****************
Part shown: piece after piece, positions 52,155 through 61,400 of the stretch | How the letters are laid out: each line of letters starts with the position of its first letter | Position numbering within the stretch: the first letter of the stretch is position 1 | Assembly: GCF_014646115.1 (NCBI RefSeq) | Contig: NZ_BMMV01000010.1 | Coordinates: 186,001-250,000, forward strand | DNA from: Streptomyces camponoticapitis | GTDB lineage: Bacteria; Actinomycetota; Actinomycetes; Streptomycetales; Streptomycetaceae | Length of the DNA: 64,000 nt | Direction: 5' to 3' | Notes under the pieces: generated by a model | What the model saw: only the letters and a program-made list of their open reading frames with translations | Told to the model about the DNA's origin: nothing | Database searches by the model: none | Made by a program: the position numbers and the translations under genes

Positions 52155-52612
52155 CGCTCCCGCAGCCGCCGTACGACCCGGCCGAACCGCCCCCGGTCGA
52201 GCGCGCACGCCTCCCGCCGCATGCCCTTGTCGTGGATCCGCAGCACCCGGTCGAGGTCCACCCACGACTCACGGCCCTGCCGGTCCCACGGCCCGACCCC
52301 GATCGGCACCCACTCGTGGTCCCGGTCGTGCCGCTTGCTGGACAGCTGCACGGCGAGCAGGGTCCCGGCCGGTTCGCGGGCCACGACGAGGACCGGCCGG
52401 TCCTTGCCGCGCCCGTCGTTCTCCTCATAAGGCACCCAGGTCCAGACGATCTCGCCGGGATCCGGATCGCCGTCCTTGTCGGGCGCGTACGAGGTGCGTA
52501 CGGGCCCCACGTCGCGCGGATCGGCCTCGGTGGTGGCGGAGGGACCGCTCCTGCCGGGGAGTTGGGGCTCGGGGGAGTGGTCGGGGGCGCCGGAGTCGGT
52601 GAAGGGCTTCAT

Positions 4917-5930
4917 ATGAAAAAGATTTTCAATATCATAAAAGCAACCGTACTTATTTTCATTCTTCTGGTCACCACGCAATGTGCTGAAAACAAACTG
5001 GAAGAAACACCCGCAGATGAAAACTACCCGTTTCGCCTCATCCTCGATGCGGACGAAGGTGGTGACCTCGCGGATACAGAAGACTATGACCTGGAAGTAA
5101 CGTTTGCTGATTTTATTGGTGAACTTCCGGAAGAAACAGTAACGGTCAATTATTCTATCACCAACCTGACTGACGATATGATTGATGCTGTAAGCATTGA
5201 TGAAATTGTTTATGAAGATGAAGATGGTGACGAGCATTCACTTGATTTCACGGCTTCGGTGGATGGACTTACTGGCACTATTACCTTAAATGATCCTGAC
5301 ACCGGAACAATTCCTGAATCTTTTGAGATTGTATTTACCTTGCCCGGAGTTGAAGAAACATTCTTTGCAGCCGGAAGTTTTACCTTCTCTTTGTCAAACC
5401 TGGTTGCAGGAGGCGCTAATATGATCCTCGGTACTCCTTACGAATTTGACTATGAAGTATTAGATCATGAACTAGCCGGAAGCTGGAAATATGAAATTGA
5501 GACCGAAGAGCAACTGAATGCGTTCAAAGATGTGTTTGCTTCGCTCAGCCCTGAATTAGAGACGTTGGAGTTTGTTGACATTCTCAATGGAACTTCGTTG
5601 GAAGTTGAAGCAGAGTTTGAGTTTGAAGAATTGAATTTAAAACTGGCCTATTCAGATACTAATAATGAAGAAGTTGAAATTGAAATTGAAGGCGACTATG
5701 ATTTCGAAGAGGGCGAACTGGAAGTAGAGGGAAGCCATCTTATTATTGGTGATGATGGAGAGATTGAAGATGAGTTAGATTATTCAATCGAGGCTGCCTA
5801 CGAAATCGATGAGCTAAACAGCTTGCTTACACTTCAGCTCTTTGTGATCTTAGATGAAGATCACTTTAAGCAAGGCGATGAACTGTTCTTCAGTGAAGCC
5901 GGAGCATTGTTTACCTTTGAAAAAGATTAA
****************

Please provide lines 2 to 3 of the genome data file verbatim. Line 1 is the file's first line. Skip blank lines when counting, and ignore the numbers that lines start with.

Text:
Positions 52155-52612
52155 CGCTCCCGCAGCCGCCGTACGACCCGGCCGAACCGCCCCCGGTCGA